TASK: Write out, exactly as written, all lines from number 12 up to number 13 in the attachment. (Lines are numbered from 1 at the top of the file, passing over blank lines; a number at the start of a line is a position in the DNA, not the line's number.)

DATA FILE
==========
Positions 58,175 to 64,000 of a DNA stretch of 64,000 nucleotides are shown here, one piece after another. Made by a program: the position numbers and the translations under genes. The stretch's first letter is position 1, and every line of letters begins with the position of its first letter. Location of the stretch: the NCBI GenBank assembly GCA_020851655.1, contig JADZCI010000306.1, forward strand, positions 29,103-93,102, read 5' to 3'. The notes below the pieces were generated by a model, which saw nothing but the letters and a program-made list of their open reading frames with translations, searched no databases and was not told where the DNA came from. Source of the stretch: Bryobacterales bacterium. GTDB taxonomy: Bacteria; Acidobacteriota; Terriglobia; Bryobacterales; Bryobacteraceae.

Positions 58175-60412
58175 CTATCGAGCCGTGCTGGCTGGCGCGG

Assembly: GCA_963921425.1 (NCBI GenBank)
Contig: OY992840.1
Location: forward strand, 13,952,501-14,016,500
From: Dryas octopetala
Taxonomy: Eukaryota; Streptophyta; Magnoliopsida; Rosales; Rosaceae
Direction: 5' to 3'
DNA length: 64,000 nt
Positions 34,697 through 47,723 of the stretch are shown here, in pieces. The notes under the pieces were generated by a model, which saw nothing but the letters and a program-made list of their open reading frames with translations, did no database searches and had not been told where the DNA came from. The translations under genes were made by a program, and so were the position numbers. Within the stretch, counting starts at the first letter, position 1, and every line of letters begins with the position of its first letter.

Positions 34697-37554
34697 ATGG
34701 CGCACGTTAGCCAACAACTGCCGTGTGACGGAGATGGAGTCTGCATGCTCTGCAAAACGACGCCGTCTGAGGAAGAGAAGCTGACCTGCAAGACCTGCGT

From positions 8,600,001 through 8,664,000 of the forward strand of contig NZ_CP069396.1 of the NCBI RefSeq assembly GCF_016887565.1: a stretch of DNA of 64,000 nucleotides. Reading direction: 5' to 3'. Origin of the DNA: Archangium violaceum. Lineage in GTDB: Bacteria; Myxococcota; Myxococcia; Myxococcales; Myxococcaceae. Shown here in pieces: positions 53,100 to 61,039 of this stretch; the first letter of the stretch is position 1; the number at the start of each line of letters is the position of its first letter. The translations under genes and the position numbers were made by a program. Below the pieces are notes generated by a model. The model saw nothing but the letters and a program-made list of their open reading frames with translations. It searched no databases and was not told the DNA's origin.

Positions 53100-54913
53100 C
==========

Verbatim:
Positions 34697-37554
34697 ATGG